Re: [TLS] Certificate keyUsage enforcement question (new in RFC8446 Appendix E.8)

Viktor Dukhovni <ietf-dane@dukhovni.org> Thu, 08 November 2018 04:26 UTC

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From: Viktor Dukhovni <ietf-dane@dukhovni.org>
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Subject: Re: [TLS] Certificate keyUsage enforcement question (new in RFC8446 Appendix E.8)
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> On Nov 7, 2018, at 6:07 PM, Geoffrey Keating <geoffk@geoffk.org>; wrote:
> 
> n general, though, what you're asking is "The CA signing this key has
> instructed that I do not accept signatures made with it.  Is it OK to
> accept signatures made with it?" It's really hard to see how the
> answer to that could generally be 'yes'.

Thanks for everyone's input, this has been very helpful.  The approach
I'm inclined to take is as follows:

1. Always enforce key usage for your own certificate, ensuring key
   separation as provisioned at the time of key/certificate creation.
   This also maximizes opportunities for problems to be detected early
   and fixed.

2. Always enforce peer certificate key usage (separation) for ECDSA.
   ECDSA keys are more brittle when misused.

3. Enforce RSA peer certificate key usage when RSA key transport is locally
   disabled, allowing only (EC)DHE-RSA.  This is always the case with TLS 1.3,
   but for TLS <= 1.2 subject to the enabled ciphers.

The rationale for 3 is as follows:

   * The primary responsibility for doing key separation right falls on the
     key holder (as in 1).  If that's always done correctly, the peer has
     nothing to second-guess.

   * If the key holder has no key separation, and makes key recovery
     possible through some sort of side-channel, then the attacker who
     recovers the key can always misuse that key via whichever key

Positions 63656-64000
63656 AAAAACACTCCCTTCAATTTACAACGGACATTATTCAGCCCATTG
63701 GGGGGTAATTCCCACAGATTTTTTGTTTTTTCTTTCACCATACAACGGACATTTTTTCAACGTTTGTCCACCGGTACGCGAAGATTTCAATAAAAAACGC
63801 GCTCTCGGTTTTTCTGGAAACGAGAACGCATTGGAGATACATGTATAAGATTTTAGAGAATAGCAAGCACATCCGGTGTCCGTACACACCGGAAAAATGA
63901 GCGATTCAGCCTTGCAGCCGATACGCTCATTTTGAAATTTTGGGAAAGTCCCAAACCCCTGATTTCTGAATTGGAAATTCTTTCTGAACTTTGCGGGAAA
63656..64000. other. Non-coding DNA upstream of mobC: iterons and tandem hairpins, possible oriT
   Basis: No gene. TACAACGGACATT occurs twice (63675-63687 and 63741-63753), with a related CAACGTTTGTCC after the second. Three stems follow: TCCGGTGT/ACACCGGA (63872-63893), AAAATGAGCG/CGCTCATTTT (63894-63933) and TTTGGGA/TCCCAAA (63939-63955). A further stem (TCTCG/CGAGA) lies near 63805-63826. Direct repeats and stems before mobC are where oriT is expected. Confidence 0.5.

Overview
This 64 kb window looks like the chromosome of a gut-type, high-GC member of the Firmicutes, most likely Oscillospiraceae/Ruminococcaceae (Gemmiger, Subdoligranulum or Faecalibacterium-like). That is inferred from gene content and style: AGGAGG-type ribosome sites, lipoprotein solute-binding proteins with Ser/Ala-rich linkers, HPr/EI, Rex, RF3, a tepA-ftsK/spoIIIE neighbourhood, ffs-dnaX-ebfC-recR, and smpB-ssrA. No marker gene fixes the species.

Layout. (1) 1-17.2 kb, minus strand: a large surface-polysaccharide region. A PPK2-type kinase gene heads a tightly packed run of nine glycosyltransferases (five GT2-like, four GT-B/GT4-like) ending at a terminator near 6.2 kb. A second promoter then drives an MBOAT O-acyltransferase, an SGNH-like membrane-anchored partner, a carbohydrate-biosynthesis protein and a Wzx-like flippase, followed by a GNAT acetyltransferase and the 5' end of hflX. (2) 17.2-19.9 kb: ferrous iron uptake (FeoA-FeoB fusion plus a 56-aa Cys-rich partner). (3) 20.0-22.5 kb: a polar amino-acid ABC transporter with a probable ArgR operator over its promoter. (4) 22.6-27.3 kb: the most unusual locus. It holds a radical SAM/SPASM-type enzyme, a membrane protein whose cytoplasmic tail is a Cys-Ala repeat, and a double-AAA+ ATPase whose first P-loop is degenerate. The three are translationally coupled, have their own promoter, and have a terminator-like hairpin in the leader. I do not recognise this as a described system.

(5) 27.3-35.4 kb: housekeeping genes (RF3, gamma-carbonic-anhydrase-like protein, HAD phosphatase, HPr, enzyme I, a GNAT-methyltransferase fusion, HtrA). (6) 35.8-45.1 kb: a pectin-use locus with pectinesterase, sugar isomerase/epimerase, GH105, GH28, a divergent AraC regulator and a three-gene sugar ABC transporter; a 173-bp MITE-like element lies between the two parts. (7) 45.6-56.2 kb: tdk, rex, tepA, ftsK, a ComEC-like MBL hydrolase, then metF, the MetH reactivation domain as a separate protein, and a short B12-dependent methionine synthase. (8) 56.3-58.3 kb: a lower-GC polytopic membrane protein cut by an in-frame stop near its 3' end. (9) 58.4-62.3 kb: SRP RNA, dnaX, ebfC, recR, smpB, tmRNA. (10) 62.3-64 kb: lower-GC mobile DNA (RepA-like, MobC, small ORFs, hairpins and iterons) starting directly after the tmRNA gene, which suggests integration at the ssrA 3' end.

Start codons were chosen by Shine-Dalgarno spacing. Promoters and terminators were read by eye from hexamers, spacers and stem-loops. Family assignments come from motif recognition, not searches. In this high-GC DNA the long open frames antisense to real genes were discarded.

exchange is allowed by the certificate, when all are accepted by
     the client.

     Therefore, if the client supports both RSA key exchange and (EC)DHE-RSA,
     the attacker wins regardless of any effort by the client to enforce key
     usages.

     Which leaves the case where the client only accepts (EC)DHE-RSA (as with
     TLS 1.3 or TLS 1.2 with the RSA key exchange features disabled).  In that
     case, if the attacker is able to compromise a server key constrained to
     "keyEncipherment", but cannot obtain a fraudulent certificate, then he'd have
     a certificate for just "keyEncipherment" which the client will refuse to
     honour for "digitalSignature".  And so the client actually gets some measure
     of protection by doing keyUsage enforcement.

This approach also has the advantage that legacy cases continue to (mis)behave
like they always did, but the strictness rises to match the client's protocol
preferences wether through use of TLS 1.3 (fresh start, fresh constraints) or
by restricting TLS 1.2 ciphers in a way that makes keyUsage enforcement a
practical counter-measure to at least some potential attacks.

-- 
	Viktor.